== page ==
:20:38.:20:44.

After some great work from Beckford, Andy King turned in for Leicester.

:20:44.:20:48.

Leicester are 10th, lower than fans expected after the summer signings.

:20:48.:20:52.

It might have been worse than a -- if not for good work from

:20:52.:20:57.

Schmeichel. It was a hard Ford point and time for handshakes

:20:57.:21:01.

before the managers gave their thoughts. I thought the performance

:21:01.:21:03.

thoughts. I thought the performance deserved more points. Disappointed

:21:03.:21:07.

with their equaliser. The timing of it, the circumstances which led to

:21:07.:21:12.

the goal. We took a point, that is good when it is 1-0 away from home.

:21:12.:21:16.

We have to be happy with the result. Onto the goal of the weekend, and

:21:16.:21:19.

indeed, the best of the results. You could have forgiven Notts

:21:19.:21:22.

County for being a bit tired after the Turin trip, but Lee Hughes

:21:22.:21:26.

showed no sign of it when he cracked this beauty into the back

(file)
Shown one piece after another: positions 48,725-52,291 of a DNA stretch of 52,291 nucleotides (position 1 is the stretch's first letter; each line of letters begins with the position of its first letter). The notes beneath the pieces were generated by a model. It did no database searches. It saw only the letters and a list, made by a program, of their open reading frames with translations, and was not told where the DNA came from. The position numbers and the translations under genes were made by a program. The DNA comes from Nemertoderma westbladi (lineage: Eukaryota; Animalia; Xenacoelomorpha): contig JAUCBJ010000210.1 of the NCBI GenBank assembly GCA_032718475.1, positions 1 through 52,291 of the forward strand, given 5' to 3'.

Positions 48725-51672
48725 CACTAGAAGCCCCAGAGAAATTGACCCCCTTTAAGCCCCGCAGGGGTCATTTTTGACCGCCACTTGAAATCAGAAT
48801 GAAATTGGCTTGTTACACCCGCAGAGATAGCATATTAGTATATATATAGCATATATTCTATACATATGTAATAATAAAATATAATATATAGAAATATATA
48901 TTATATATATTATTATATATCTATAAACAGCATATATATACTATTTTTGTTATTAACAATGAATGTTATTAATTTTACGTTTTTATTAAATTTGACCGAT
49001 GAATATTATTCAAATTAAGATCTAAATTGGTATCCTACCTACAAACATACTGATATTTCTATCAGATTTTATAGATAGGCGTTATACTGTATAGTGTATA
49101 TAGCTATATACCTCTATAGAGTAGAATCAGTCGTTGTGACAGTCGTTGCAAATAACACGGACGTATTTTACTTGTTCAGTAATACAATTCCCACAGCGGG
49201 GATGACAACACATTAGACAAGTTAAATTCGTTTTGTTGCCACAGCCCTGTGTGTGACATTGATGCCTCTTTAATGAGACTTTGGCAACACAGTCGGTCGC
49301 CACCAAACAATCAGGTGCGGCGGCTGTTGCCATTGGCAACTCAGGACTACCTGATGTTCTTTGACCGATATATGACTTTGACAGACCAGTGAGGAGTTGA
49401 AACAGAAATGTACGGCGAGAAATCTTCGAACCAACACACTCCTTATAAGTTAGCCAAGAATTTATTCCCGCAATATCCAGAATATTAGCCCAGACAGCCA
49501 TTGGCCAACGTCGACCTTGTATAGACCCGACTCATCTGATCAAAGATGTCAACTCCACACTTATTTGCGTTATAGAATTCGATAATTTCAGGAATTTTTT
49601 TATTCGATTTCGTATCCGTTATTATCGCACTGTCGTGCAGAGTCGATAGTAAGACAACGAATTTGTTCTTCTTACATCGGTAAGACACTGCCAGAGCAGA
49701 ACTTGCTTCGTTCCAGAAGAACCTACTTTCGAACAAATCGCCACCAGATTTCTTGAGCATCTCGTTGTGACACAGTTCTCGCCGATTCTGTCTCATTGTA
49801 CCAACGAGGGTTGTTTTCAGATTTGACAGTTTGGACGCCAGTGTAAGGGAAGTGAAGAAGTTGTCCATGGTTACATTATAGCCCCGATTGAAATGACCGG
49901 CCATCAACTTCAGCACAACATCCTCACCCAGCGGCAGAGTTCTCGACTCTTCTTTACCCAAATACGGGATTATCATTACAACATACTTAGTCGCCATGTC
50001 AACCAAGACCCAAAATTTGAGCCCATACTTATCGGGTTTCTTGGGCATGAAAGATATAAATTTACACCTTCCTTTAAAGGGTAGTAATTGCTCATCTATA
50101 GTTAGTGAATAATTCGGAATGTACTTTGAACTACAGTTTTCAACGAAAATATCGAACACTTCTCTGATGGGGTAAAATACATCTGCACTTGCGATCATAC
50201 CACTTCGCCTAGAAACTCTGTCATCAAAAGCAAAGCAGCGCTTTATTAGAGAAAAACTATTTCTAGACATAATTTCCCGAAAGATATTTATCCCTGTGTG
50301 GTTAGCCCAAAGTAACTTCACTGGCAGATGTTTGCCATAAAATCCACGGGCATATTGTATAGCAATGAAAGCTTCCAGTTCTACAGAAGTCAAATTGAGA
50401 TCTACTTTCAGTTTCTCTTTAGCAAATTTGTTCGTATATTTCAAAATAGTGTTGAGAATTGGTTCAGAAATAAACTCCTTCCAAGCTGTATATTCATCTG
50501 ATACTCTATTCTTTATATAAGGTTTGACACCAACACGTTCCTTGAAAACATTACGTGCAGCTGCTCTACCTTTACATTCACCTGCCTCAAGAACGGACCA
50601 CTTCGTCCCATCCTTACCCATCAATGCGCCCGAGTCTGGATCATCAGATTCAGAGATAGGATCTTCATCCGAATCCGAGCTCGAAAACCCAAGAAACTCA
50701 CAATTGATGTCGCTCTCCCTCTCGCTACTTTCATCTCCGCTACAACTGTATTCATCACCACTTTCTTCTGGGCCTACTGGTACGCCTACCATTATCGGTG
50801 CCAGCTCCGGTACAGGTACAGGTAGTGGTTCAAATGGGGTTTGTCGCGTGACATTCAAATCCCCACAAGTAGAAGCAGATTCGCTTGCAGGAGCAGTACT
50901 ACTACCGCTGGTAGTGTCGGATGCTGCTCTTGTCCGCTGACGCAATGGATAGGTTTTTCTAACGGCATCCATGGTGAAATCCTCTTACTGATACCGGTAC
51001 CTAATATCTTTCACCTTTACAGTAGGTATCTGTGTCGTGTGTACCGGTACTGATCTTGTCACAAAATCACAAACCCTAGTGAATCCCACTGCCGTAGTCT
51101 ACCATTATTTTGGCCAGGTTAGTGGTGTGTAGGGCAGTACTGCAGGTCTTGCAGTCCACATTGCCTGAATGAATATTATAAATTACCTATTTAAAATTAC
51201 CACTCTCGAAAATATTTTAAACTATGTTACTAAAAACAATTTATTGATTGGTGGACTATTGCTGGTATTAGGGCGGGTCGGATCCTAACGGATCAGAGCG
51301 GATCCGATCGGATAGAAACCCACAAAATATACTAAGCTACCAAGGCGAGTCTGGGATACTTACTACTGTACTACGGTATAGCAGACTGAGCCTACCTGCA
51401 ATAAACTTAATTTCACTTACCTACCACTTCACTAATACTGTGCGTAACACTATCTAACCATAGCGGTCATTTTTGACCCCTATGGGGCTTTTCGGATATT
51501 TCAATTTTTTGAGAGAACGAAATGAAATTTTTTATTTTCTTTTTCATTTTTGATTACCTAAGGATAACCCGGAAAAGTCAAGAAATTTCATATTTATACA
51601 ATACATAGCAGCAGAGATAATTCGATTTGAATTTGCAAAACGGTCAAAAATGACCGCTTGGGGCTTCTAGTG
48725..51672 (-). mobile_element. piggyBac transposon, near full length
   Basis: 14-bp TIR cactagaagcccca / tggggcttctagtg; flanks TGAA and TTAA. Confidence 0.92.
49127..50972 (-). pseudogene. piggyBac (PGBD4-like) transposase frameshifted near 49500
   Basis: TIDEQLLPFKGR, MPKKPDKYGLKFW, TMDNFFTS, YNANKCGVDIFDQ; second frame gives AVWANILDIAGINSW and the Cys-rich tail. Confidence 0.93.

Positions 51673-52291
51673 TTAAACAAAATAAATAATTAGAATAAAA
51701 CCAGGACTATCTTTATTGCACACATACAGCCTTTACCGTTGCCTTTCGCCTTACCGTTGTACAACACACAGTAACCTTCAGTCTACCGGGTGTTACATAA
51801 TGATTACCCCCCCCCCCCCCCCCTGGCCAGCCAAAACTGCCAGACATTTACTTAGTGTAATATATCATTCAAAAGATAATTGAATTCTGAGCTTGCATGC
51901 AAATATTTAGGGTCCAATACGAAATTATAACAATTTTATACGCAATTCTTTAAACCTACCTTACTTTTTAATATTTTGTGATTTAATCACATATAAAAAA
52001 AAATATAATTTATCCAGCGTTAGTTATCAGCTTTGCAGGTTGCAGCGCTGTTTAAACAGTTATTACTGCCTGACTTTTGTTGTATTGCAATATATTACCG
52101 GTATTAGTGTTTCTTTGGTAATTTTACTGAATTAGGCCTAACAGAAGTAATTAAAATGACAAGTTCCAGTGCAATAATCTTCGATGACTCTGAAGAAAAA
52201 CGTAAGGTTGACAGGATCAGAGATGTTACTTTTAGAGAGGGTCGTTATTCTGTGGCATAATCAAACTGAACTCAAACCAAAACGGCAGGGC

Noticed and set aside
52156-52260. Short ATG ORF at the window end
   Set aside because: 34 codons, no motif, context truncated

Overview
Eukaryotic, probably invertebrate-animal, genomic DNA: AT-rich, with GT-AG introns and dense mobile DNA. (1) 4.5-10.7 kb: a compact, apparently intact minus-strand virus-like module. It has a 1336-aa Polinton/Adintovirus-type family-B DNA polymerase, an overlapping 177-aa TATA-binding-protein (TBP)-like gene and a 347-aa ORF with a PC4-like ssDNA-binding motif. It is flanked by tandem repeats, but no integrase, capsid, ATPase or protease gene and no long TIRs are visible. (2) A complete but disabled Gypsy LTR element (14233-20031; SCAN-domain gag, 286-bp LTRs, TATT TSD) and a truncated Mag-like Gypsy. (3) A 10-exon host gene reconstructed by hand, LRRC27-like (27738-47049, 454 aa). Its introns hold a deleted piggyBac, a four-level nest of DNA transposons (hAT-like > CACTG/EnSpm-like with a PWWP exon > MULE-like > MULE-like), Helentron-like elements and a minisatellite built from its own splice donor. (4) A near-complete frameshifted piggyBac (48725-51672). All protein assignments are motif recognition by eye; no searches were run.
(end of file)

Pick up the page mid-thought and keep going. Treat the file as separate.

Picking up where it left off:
:21:26.:21:32.

of the Walsall net. The visitors did manage an equaliser, but as

:21:32.:21:35.

loan acquisitions go, Cristian Montano looks a complete winner.

:21:35.:21:42.

Classy player, classy finish. Now, rugby and how a Leicester

:21:42.:21:44.

Tiger saved Martin Johnson's England from defeat to Argentina.

:21:44.:21:47.

It finished 13-9, thanks to a moment of magic from Leicester's

:21:47.:21:52.

Ben Youngs. The Tigers star scored the only try of the game in Dunedin,

:21:52.:21:59.

much to the relief of his head coach. England, despite their new

:21:59.:22:02.

kit, are someway off the standard of the All Blacks. Meanwhile,

:22:02.:22:06.

Leicester went down to another team Leicester went down to another team

:22:06.:22:09.

in black. They lost 35-29 at Wasps. Tigers seemed to be on a roll when

:22:09.:22:12.

Twelvetrees scored the first of his two tries, but the lead changed